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Blog posts tagged in Peer-Reviewed Articles

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Herman & Wallace faculty member Lila Abbate instructs several courses in pelvic rehabilitation, including "Coccyx Pain, Evaluation and Treatment". Join Lila this October in Bay Shore, NY in order to learn evaluation and treatment skills for patients with coccyx conditions.

 

Case studies are relevant reading for physical therapists. Reviewing case studies puts you into the writer’s brain allowing you to synthesize your current knowledge of a particular diagnosis taking you through some atypical twists and turns in treating this particular patient type. In JOSPT, August 2014, Marinko & Pecci presented a very well-written case study of two patients with coccyx pain. By then, I had already written my Coccyx course and couldn’t wait to see what the authors had written. I eagerly downloaded the article to see another’s perspective of coccyx pain and their treatment algorithms, if any, were presented in the article. How were the author’s patients different than mine? What exciting relevant information can I add to my Coccyx course?

 

I believe that coccyx pain patients have more long-standing pain conditions than other patient types. For the most part, the medical community does not know what to do with this tiny bone that causes all types of havoc in patients’ pain levels. Sometimes treating a traumatic coccydynia patient seems so simple and I am bewildered as to why patients are suffering so long - and other times, their story is so complex that I wonder if I can truly help.

The research on pelvic pain and specifically on sexual dysfunction has focused on heterosexual women, leaving a large gap in the clinically-based evidence. A study published last year in the Journal of Sex & Marital Therapy aimed to narrow this gap by studying the characteristics of vulvar pain in women in a variety of relationships. The associations between qualities such as love and communication were evaluated in relation to the participants' perceptions of how pain influenced their relationships. Within the research report, the authors establish that pelvic pain commonly causes pain and limitation with sexual function, and that queer women (defined in their work as women who identify as something other than heterosexual) also experience pain with sexual function.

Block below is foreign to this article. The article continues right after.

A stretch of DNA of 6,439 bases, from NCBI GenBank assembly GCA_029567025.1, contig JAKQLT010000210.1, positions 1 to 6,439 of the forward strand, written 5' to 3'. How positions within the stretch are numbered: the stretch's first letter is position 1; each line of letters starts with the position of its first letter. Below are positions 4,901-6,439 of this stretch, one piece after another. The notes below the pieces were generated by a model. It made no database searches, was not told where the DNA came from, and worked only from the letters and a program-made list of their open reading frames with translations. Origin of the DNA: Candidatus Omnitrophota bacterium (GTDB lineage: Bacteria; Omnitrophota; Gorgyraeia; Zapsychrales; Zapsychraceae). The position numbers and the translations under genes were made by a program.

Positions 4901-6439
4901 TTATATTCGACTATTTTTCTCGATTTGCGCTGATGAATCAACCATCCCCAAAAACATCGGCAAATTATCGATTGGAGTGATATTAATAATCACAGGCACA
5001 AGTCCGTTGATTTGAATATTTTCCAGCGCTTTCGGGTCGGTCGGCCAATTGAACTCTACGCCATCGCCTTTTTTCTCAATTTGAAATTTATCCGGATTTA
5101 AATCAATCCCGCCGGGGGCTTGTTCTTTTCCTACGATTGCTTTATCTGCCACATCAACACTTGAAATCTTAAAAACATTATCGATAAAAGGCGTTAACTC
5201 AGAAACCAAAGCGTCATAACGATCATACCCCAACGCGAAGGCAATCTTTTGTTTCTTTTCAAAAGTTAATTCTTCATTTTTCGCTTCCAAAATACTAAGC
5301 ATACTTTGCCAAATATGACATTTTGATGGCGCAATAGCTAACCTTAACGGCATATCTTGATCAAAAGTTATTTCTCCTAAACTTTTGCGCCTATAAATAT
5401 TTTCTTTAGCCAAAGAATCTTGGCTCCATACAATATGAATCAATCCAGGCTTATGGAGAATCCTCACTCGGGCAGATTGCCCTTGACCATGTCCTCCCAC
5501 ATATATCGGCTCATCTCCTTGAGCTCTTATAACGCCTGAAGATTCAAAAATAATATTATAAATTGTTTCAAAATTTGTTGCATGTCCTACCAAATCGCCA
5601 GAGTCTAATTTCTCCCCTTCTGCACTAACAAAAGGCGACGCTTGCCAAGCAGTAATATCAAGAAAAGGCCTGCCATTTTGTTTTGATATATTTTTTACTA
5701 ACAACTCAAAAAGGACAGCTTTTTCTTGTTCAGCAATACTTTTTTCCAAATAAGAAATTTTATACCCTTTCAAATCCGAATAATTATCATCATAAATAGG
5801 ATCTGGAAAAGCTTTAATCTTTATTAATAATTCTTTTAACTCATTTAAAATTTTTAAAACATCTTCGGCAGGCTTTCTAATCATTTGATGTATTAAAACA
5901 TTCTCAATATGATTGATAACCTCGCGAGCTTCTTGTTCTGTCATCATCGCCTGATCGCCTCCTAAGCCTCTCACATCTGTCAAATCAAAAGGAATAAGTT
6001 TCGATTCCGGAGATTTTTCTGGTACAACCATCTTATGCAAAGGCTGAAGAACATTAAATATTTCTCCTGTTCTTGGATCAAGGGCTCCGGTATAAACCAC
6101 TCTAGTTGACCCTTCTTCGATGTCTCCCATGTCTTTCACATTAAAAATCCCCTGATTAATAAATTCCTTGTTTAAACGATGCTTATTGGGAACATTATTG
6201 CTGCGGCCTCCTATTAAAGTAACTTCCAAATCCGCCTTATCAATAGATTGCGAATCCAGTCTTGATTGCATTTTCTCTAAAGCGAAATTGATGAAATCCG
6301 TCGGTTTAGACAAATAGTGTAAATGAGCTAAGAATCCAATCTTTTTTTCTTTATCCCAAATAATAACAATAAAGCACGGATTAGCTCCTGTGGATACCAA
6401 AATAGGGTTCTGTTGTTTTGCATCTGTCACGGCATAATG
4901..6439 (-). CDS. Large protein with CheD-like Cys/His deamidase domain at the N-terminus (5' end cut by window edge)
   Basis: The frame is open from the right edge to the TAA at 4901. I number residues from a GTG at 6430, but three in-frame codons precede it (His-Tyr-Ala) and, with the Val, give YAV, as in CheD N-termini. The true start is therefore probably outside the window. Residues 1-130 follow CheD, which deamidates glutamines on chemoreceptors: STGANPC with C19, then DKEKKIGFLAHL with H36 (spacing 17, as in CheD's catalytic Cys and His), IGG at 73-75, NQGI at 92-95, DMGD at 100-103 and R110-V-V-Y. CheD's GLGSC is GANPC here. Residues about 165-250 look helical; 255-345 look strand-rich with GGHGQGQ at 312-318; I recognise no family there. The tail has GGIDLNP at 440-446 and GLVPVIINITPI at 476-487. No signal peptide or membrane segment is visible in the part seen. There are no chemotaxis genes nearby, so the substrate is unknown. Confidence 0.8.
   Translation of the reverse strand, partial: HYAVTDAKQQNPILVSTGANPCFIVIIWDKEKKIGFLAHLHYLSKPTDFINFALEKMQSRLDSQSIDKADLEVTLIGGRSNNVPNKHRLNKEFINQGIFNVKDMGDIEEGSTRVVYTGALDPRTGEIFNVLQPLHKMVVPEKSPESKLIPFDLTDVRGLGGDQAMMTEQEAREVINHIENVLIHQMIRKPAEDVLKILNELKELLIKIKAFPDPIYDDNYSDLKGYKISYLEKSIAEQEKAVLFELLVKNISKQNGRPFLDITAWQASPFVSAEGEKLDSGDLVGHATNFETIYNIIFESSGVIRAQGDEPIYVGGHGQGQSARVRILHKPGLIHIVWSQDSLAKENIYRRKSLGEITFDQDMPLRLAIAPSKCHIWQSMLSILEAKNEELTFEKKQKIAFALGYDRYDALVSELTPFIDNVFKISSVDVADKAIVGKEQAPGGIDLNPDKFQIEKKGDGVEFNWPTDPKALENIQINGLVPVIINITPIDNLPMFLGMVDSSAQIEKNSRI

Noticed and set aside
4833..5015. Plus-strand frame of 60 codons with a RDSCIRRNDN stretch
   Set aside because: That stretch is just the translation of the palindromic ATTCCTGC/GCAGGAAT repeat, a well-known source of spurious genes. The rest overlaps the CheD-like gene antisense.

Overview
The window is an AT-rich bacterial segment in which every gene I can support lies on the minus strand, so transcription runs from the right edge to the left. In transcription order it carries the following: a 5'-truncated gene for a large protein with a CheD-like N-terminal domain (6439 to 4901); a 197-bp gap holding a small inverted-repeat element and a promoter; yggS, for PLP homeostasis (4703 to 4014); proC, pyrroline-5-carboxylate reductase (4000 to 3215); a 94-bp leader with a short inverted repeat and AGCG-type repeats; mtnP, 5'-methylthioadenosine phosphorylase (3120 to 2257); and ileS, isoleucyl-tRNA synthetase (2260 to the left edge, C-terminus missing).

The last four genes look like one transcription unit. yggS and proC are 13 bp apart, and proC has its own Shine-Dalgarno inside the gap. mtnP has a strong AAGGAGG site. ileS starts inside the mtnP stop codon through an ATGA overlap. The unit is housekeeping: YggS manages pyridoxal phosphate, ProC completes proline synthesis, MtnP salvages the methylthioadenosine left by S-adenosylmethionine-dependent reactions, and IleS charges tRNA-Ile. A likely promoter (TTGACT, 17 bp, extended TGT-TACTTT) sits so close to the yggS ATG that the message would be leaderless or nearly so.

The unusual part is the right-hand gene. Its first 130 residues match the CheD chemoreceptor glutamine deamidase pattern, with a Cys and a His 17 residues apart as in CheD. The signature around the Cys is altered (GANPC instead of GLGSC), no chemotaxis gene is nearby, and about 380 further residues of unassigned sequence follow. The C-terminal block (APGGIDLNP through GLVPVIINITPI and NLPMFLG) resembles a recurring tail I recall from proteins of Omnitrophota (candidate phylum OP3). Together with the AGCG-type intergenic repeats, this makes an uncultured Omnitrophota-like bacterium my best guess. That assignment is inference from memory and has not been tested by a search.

"Of the 839 women, 31% reported genital pain, with 12% of the women with genital pain in a same-sex relationship, 67% in a mixed-sex relationship, and 21% being single"

The women in the study provided information about demographics, experiences of genital pain and pain characteristics. They completed surveys including the Dyadic Trust Scale (measures trust in a close relationship), the Rubin Love Scale (assesses level of romantic love), and the Communication Subscale of Evaluation and Nurturing Relationship Issues, Communication and Happiness Marital Satisfaction Scale (measures level of communication). Participants' average age was 25, and of the 77% who were in a relationship, most (60%) were in a mixed-sex relationship. Average length of relationships was 3 years, with nearly 84% of the women being white with some level of higher education.

 

Of the 839 women, 31% reported genital pain, with 12% of the women with genital pain in a same-sex relationship, 67% in a mixed-sex relationship, and 21% being single. Of the 260 women reporting genital pain, 39% identified as heterosexual, 15% identified as lesbian, and 46% identified as bisexual. The most common pain locations reported were inside the vagina (48%), in the pelvis or abdomen (45%), at the vaginal opening (39%), and 21% of the women reported global vulvar pain. From the data, the authors also report that women in same-sex relationships were likely to report that tampon insertion was painful.

Visceral therapy is increasingly used by manual therapists, and research continues to emerge that attempts to explain the underlying mechanisms of the techniques. A study published in the Journal of Bodywork & Movement Therapies in 2012 reports on the effects of visceral therapy on pressure pain thresholds. Osteopathic visceral mobilization was applied to the sigmoid colon in 15 asymptomatic subjects. Pressure pain thresholds were measured at the L1 paraspinal muscles and 1st dorsal interossei before and after intervention. Pressure pain thresholds at the level assessed improved significantly immediately following the visceral mobilization. The effect was not found to be systemic. Hypoalgesia, therefore, may be a mechanism by which visceral mobilization affects patients who are treated with this technique.

 

Another research study that aimed to assess the effects of visceral manipulation (VM) on low back pain found that the addition of VM to a standard physical therapy treatment approach did not provide short term benefits. However, when the 64 patients were reassessed at 2, 6, and 52 weeks following treatment, the patients in the group with visceral manipulation were found to have less pain at 52 weeks. The patients were randomized into 2 equal groups and were provided physical therapy plus a placebo visceral treatment or a visceral treatment in addition to physical therapy. The authors propose that there may be long-term benefits of including visceral therapy in rehabilitation approaches.

 

If you would like to learn more about visceral techniques as well as theory and clinical application, check out the schedules for Ramona Horton's Visceral Mobilization 1 (VM1): The Urologic System, and Visceral Mobilization 2 (VM2): The Reproductive System. The first opportunity to take VM1 is in November in Salt Lake City and VM2 is scheduled in September in Ohio.

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